Paul Abraham

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Paul Abraham

Paul Abraham (Hungarian: Ábrahám Pál; 2 November 1892 – 6 May 1960) was a Jewish-Hungarian composer of operettas, who scored major successes in the German-speaking world.[1] His specialty - and own innovation - was the insertion of jazz interludes into operettas.[1]

Abraham was born in Apatin, Austria-Hungary (today Serbia), and studied at the Royal National Hungarian Academy of Music in Budapest from 1910 to 1916. He studied cello with Adolf Schiffer and composition with Viktor Herzfeld.

Career[edit]

Like many other composers of operettas, Paul Abraham started with works of a serious nature. During the decade following his studies he wrote, among other things, sacred music, string quartets and a concerto for violoncello. When he was appointed conductor at the Budapest Operetta Theatre in 1927 he found his way to this more popular art form which was more suited to his talent.

His first operetta, Der Gatte des Fräuleins, was written in 1928. With his third, Viktoria und ihr Husar (1930), he achieved a resounding success. Through this work, and the next two operettas from 1931 and 1933 Die Blume von Hawaii (lit. The Flower of Hawaii") and Ball im Savoy he became renowned worldwide. He also wrote numerous film scores.

The Nazi seizure of power in 1933 forced Abraham to abandon his domicile in Berlin and leave Germany. He was unwanted both as a Jew, and as the author of Die Blume von Hawaii, considered a piece of "degenerate art" by the Nazis,[1] and telling the story of a German sailor who falls in love with a Hawaiian girl.[2]

Via Vienna and Paris he moved to Cuba where he earned a modest living as a pianist and later emigrated to New York City. After a mental breakdown he was in February 1946 committed to the Bellevue Hospital in Manhattan, later to the Creedmoor Psychiatric Center in Queens. In May 1956 he returned to live in Hamburg, Germany, where he received treatment at the University Medical Center Hamburg-Eppendorf. He died four years later, aged 67.

Selected filmography[edit]

Works[edit]

  • Zenebona (together with other composers) Operette in 3 acts, 2 March 1928, Budapest. Libretto: László Lakatos and István Bródy
  • Az utolsó Verebély lány (also known as Az elsö Verebély lány or Der Gatte des Fräuleins) 13 October 1928 Libretto: Imre Harmath and Gábor Drégely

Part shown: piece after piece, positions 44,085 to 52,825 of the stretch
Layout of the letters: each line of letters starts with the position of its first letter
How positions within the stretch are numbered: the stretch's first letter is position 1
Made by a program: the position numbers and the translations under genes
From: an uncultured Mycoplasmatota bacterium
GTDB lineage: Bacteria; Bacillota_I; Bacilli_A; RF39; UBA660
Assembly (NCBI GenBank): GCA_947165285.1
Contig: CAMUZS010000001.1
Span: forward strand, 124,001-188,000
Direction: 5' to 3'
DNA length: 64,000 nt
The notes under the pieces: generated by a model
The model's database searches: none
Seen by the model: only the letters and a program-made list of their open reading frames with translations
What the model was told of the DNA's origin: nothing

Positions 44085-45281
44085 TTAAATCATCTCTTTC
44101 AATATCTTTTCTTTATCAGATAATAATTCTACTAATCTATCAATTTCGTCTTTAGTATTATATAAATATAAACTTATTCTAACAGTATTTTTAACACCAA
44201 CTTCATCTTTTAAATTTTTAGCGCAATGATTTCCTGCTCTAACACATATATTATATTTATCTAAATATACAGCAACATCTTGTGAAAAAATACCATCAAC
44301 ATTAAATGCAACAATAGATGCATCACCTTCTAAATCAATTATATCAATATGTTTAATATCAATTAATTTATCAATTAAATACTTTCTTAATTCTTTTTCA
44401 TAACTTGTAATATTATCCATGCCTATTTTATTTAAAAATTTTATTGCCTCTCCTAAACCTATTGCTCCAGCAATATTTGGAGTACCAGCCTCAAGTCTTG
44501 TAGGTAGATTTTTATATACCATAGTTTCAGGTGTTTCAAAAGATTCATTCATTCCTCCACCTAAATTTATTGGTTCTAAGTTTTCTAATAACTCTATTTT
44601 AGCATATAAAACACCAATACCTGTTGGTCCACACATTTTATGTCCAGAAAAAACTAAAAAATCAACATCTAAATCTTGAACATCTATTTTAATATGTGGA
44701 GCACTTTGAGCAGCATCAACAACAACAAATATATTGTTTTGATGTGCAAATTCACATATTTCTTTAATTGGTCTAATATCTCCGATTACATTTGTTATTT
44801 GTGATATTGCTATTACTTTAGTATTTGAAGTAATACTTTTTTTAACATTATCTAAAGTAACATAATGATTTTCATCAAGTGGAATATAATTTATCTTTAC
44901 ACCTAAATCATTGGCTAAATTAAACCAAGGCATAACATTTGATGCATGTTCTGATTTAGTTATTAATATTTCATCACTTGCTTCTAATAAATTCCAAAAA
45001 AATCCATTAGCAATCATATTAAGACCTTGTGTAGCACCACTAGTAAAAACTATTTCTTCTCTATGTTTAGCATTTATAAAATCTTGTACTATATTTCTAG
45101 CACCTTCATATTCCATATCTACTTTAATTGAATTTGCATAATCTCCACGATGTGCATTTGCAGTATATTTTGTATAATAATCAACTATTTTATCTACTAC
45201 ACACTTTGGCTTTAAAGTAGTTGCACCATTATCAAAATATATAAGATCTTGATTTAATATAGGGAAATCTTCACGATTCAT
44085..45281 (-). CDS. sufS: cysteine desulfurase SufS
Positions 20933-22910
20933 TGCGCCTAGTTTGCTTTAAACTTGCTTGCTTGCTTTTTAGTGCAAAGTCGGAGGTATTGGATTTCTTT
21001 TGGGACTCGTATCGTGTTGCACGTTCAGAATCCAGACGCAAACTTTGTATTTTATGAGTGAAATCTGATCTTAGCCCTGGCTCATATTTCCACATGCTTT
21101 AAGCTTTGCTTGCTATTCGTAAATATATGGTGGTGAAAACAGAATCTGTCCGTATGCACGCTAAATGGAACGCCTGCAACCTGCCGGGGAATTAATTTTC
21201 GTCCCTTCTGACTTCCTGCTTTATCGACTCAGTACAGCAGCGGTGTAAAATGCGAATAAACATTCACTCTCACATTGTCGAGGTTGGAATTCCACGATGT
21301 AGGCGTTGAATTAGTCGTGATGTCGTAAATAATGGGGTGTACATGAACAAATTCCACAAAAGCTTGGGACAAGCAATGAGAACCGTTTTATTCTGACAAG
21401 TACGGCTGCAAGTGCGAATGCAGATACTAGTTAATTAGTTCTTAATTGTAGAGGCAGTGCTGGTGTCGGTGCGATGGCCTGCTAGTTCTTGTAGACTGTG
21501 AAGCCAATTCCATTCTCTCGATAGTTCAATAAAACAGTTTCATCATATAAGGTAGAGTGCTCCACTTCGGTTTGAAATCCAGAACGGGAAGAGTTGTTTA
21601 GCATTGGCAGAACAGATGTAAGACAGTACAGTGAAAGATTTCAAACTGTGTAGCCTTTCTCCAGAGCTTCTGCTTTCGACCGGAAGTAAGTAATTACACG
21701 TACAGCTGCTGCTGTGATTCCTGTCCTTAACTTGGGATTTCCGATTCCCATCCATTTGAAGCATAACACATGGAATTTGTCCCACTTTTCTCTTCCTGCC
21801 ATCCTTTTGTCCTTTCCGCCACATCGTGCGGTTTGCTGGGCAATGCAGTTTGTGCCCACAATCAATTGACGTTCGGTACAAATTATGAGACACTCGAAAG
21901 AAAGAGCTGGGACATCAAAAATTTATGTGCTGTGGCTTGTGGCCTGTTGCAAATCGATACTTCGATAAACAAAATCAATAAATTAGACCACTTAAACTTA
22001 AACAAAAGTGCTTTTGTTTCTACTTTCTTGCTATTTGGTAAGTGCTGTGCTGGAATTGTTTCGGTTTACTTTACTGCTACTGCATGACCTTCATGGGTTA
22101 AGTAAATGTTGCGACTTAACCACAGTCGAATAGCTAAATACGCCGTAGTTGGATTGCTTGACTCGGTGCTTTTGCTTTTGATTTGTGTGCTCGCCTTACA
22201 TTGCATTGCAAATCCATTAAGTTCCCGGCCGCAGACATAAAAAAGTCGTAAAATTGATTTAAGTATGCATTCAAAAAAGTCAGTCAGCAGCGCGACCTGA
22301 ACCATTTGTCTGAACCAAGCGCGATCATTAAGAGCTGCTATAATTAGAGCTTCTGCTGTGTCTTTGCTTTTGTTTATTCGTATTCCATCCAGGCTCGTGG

• Szeretem a felségem (Es geschehen noch Wunder) Magyar Színház 15 June 1929, Libretto: André Birabeau and Georges Dolley (after: Stella Adorján)
  • Viktoria und ihr Husar (Victoria and her Hussar), Operette, 3 acts and prologue. 21 February 1930 Budapest, Operettentheater. Libretto: Imre Földes and Imre Harmath (German: Alfred Grünwald and Fritz Löhner-Beda)
  • Die Blume von Hawaii (The Flower of Hawaii), Operette 3 acts, 24 July 1931 Leipzig, Neues Theater. Libretto: Alfred Grünwald and Fritz Löhner-Beda, after Imre Földes
  • Ball im Savoy, Operette 3 acts and prologue. 23 December 1932 Berlin, Großes Schauspielhaus. Libretto: Alfred Grünwald and Fritz Löhner-Beda. English: Ball at The Savoy, 8 September 1933 London, Drury Lane Theatre
  • Märchen im Grand-Hotel, Lustspieloperette 3 acts 29 March 1934 Vienna, Theater an der Wien. Libretto: Alfred Grünwald and Fritz Löhner-Beda
  • Viki, 26 January 1935 Magyar Színház, Libretto: Imre Harmath and Adorján Bónyi
  • Történnek még csodák, 20 April 1935 Magyar Színház, Libretto: Imre Halász and István Békeffy (de)
  • Dschainah, das Mädchen aus dem Tanzhaus, Operette 3 Acts. 21 December 1935 Vienna, Theater an der Wien. Libretto: Alfred Grünwald and Fritz Löhner-Beda
  • 3:1 a szerelem javára 18 December 1936 Király Színház, Libretto: Imre Harmath, Dezső Kellér and László Szilágyi
  • Roxy und ihr Wunderteam, Musikalischer Fußballschwank, 25 March 1937 Vienna, Theater an der Wien, Libretto: Hans Weigel and Alfred Grünwald[3]
  • Julia, Operette in 2 parts and a Nachspiel, 23 December 1937 Városi Színház Budapest, Libretto: Imre Harmath and Imre Földes
  • A Fehér hattyu (The White Swan), 1938
  • Zwei glückliche Herzen Libretto: Robert Gilbert and Armin L. Robinson. Premiere date unknown
  • Tambourin Musical in 2 parts (unperformed) Libretto: Alfred Grünwald

References[edit]

Works cited

External links[edit]